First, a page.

Kramreiter was born in 1943 in Madrid, the son of the Viennese
architect Robert Kramreiter-Klein (1905-1965). His family returned
to Vienna in 1950. He studied at the Wiener Musikakademie, the
Salzburg Mozarteum and with Nadia Boulanger in Paris. He made
his début at the age of 12 and has been a specialist in the
German and Russian romantic repertoire. Previous to the present
disc he set down some Tchaikovsky for EMI Columbia; later came
Rachmaninov’s Second Sonata for Jecklin and, much more recently
(2003), a disc of music by the Swiss late-romantic Paul Juon.
He appears to be still active, though not as much as he deserves
if he still plays as well as he does here.
something rather strange happened while I was googling around
for information. One of the hits led me to a page of the Musical
Times of December 1973, listing London concerts in January 1974.
I couldn’t find the name of Kramreiter there, but I did find
the name of Joyce Hatto, whose Liszt recital on January 11 was
listed. Has somebody been having fun? To be fair, though, without
authorization I could only view the first of the pages posted
so it is possible that Kramreiter played later in the month.
Even if this were so, the fact that the hit led to Hatto as
well is curious.
haven’t looked up my original review yet, but I remember being
very impressed at the pianist’s ability to “tier” the textures,
to create that dialogue between the different strands which
is so essential in Rachmaninov. And I mean “dialogue”, not just
subjugating one line to another, though would that a good many
other pianists could do even that. This is a work that teems
with notes, yet every single one is shown to have a purpose
and a place.
remarkable is Kramreiter’s control over the structure. Each
event is fully characterized, yet he never loses shape of the
whole. The music flows, surges, languishes, but always moves
proudly onward. Patrician playing based on Rachmaninovian first
an attractive opening and some fine ideas later on, the Medtner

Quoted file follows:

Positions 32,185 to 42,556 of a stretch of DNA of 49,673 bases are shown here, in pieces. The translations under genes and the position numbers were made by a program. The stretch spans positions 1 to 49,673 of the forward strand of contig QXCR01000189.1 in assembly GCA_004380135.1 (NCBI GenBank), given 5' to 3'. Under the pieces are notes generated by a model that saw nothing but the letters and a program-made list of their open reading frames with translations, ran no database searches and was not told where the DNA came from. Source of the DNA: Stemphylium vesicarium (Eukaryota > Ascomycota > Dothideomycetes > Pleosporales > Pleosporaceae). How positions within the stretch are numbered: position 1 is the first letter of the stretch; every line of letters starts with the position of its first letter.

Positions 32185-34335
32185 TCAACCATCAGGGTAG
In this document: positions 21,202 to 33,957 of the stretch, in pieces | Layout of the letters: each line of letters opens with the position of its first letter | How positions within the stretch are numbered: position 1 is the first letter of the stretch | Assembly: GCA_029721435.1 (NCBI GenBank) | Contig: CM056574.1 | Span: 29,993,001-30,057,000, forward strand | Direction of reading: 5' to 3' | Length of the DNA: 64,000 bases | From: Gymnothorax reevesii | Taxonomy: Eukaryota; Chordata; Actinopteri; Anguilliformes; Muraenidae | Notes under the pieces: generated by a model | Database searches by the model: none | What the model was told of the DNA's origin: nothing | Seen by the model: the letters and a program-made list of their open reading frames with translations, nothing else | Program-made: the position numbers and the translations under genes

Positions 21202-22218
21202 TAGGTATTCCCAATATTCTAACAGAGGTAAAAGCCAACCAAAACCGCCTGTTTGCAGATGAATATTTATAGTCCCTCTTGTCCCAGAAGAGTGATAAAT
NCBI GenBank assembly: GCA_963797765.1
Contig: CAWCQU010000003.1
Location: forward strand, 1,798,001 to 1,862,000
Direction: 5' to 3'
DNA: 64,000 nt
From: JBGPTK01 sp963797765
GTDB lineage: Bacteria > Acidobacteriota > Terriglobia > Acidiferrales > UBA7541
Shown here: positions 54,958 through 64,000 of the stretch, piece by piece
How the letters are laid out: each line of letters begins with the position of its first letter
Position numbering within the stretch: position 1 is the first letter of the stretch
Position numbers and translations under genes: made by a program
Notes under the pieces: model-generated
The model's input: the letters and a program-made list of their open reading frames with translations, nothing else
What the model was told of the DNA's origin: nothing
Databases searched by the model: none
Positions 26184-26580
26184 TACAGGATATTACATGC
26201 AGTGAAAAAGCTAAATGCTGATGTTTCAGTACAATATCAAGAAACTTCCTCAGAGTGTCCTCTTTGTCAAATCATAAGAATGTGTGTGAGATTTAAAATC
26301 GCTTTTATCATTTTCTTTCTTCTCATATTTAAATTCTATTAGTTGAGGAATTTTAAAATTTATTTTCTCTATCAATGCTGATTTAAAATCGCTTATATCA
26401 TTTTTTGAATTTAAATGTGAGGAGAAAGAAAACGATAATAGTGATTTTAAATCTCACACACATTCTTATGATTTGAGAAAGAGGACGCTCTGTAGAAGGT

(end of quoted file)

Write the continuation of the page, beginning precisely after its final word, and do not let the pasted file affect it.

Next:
“Sonata Reminiscenza” appeared on first acquaintance to contain
some more workaday passages which made it seem a little diffuse.
But Medtner’s works notoriously start to haunt you only after
several hearings and the work is certainly worth the attention
of those interested in late romantic piano music. I am still
puzzled as to why anyone should have called him the “Russian
Brahms”. I am sure that the performance plays its part in removing
any Brahmsian heaviness which is potentially present, for it
shows the same textural and structural qualities to be found
in the Rachmaninov. Perhaps because I was less engrossed by
the music, I got a little tired of the slightly shallow brightness
of the Fazioli piano used, something that didn’t worry me in
the same, a very fine disc. After Nojima, Kramreiter is maybe
the most interesting pianistic find among the “Hatto” pianists
time-manipulation. The sound has been made wetter and softer
with a touch of reverb in attempt to make the Fazioli sound
like Rachmaninov’s favoured Abbey Road Steinway. The difference
at the opening of the second movement is very striking. With
a slightly vaguer sound-picture to boot the attempt may be convincing
enough to ears already primed to expect a Steinway. For better
or worse, I didn’t question it at the time. Heard alongside
each other, the tighter, drier sound of the original is more
realistic. If Kramreiter should resume his recording career,
I hope a Steinway will be made available to him.
original review of the “Hatto” Rachmaninov was mainly concerned
with Mussorgsky’s “Pictures” – now identified as Campanella
– with which it was coupled. Here is the part dedicated to the
If you look at the front cover you might think you are getting
only the "Pictures", but turn the package over and
you find there is the little matter of a fill-up – Rachmaninov’s
rare First Sonata. Since many collectors who have at least one
"Pictures" may not have this, it provides a strong
additional incentive for buying another "Pictures".
Here is an expansive, but far from sprawling work (at least
as it is played here) from Rachmaninov’s maturity. Hatto has
long been a noted exponent of Rachmaninov and she captures finely
the ebb and flow of the composer’s inspiration, neither screwing
the pressure too manically nor dawdling luxuriantly, and is
in complete control of the complex textures, replete with his
I have sometimes found that Concert Artist’s insistence on
recordings with a concert hall perspective produces slightly
pallid results but the results here are impressively full and
should disappoint no one.